Guest Blog: Annuity Basics

There are good reasons why you might want or need to buy an annuity: You might want the tax-deferred growth they can offer. They can also provide a guaranteed income in retirement. In some cases, they can be used as an estate-planning tool. Over the years, annuity sellers keep increasing the commissions they pay to get agents to sell them.  This has led unscrupulous insurance agents to dream up all manner of schemes to get people who don’t need one, into annuities.

It could be an invitation to a steak dinner at a nice restaurant. Maybe an offer for an inexpensive trust? Or perhaps your bank teller has suggested you talk with “that nice gentleman over there, he has much better ideas about CD and other things.” Whatever the pitch, most anyone over 50 years old has bumped into someone who’s tried to sell them an annuity.

So how do you know if an annuity is right for your financial goals? First, you should have a well-developed financial plan. Without that first step, knowing whether any investment product suits your needs isn’t possible. If your current financial advisor hasn’t or will not provide you with a plan, you should seek a new advisor. I suggest someone with a CFP® and also someone who will work with you as a fiduciary.

With a good plan, you can now determine the suitability of an annuity. The type of annuity chosen should fit in your financial plan and your advisor should be able to show you exactly why it works better than alternatives.

Ask questions to the selling agent and get answers in writing. “How much is your commission or acquisition fee?” “How long does the surrender period last?” “What exactly are the fees annually, in dollars, not percentages, please?” “What are my penalties for early withdrawal?” “What is my beneficiary’s death benefit?” “Is my principle guaranteed?”
Here are the four most common annuities:

·       Fixed Annuities – These annuities have no risk but also because of today’s low-interest rates, no chance to truly utilize the main benefit of annuities- tax deferral. Be absolutely sure you understand the time frame and amount of penalties that would trigger on any withdrawals.   The only reason for this sort of annuity would be locking in a guaranteed income stream in the future as today’s low-interest rates mean the tax deferral aspect becomes a very minimal advantage over more liquid but just as safe investments.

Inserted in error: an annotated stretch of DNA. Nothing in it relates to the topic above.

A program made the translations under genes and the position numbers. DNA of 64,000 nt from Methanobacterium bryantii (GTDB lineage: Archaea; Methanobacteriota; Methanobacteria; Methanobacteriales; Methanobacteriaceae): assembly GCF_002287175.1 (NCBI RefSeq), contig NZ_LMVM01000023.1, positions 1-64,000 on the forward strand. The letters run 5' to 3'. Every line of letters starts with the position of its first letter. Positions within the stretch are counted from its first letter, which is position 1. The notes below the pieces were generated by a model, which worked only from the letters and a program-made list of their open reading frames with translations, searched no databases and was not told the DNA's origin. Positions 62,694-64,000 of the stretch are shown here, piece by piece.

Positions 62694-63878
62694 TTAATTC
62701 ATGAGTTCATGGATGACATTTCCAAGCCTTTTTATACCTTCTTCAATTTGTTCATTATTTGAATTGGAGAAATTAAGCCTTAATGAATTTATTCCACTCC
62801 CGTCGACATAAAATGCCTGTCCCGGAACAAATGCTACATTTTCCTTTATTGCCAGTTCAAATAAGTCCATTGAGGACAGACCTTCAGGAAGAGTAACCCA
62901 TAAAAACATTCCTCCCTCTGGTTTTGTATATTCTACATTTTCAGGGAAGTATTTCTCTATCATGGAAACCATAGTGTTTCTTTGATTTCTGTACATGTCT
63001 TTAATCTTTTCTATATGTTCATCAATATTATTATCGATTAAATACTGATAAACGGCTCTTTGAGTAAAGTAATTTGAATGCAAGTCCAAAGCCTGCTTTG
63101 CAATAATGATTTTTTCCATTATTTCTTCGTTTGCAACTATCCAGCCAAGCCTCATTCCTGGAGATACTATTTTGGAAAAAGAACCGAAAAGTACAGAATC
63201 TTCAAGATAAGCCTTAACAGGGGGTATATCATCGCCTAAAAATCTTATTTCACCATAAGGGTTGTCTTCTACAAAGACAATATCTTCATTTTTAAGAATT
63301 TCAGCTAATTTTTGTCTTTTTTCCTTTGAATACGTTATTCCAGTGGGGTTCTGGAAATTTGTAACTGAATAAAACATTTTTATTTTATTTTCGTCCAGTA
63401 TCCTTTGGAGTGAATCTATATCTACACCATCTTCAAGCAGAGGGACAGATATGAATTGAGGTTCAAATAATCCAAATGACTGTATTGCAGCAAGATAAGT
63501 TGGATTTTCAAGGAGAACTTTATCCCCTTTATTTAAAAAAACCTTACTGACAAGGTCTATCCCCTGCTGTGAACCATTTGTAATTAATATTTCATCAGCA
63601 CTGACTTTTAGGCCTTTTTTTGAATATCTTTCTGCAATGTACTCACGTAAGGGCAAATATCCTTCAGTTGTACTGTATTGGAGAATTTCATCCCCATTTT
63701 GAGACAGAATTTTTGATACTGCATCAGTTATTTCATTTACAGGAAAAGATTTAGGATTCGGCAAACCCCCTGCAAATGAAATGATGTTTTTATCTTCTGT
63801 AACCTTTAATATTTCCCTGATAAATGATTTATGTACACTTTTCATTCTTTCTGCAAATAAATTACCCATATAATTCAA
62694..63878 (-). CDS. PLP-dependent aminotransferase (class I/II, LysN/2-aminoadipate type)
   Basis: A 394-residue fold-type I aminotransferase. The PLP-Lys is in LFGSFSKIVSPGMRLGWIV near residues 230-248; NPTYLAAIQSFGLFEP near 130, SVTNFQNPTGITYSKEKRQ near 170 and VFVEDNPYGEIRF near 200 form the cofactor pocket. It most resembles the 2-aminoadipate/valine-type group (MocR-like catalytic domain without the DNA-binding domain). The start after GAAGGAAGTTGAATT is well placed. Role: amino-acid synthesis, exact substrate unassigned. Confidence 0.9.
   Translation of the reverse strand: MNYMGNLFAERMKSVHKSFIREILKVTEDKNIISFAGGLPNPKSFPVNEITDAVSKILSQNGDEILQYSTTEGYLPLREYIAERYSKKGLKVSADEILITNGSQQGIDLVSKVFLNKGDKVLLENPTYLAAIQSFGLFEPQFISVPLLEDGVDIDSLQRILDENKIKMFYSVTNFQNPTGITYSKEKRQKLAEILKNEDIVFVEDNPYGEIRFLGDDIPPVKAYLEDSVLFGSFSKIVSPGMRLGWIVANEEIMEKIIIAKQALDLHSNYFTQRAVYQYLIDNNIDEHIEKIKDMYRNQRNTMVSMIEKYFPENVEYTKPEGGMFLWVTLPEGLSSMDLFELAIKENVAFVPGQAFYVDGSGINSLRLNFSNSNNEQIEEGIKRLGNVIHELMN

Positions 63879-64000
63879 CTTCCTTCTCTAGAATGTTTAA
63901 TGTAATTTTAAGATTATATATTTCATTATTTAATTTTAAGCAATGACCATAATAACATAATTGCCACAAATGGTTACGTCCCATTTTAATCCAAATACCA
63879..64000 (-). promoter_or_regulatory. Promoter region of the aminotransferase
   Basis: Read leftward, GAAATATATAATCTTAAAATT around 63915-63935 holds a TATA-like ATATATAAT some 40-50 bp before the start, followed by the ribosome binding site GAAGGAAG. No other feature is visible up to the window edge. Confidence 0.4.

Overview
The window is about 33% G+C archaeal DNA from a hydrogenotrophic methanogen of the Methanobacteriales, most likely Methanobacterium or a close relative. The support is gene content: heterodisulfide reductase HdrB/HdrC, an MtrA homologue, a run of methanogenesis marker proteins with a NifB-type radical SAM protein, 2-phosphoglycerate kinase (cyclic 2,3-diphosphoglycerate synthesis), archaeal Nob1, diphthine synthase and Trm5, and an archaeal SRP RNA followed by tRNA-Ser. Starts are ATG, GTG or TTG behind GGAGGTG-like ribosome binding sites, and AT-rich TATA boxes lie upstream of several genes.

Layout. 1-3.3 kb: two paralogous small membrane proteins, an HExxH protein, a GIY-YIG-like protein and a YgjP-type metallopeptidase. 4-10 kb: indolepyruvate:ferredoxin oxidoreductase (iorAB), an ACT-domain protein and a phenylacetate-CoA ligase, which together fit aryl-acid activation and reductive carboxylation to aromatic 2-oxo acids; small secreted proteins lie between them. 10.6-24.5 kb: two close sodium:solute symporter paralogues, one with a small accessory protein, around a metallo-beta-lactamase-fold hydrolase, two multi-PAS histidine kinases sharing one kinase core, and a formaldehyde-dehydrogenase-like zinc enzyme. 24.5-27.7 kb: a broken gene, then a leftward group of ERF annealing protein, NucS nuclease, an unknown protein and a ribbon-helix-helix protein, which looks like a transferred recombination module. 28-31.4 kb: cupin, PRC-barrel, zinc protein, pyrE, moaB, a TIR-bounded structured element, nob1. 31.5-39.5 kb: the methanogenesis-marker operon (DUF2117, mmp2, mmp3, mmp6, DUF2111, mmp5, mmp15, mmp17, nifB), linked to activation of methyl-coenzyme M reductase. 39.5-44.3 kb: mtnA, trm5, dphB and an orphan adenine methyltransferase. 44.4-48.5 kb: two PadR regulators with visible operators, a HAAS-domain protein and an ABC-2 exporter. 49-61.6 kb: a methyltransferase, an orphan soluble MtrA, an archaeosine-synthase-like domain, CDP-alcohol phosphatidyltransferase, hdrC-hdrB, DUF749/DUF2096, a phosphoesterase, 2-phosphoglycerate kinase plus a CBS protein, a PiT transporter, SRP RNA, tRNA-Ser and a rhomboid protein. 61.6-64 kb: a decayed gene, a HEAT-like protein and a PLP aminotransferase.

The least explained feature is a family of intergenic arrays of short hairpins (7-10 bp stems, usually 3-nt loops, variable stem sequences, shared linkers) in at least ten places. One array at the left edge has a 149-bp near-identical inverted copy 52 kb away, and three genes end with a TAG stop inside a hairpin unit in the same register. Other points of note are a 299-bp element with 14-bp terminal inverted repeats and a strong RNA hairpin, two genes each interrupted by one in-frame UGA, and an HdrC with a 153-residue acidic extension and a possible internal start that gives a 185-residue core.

·       Equity Indexed Annuities – Just don’t buy this product. These annuities claim to tie return to an investment index, but with no risk. The way that works is always confusing for folks. Most people selling them don’t even understand them. But they do understand how big their commission will be.

·       Variable Annuities – This form of annuity is an investment, actually. Your return is based on stock or bond market performance. But unlike fixed annuities, your principal (original investment) is not guaranteed. In this arena, however, you can find products with very low fees, no surrender penalties and still have some guaranteed income. A good advisor can show you how such an annuity could work within your financial plan.

·       Single Premium Immediate Annuities (SPIA) – Likely the most simple of them all. You give an insurance company your money and based on your life expectancy, they calculate a guaranteed income stream for you. Be aware that buying this annuity in today’s historically low-interest-rate environment means you lock that rate for the life of the income.  That said, the income you will receive will not fluctuate. Placed in the proper financial plan, an SPIA can often help folks feel safe about their annual income needs and allow them to place other assets at more risk in order to generate better returns on other portions of their portfolio.

This publication was written by retired financial advisor Matt Everson.  Matt volunteered with UP to help his Sonoma community recover from the devastating 2017 wildfires.

For more on annuities, see BACH TALK: Annuity “Whack-a-Mole”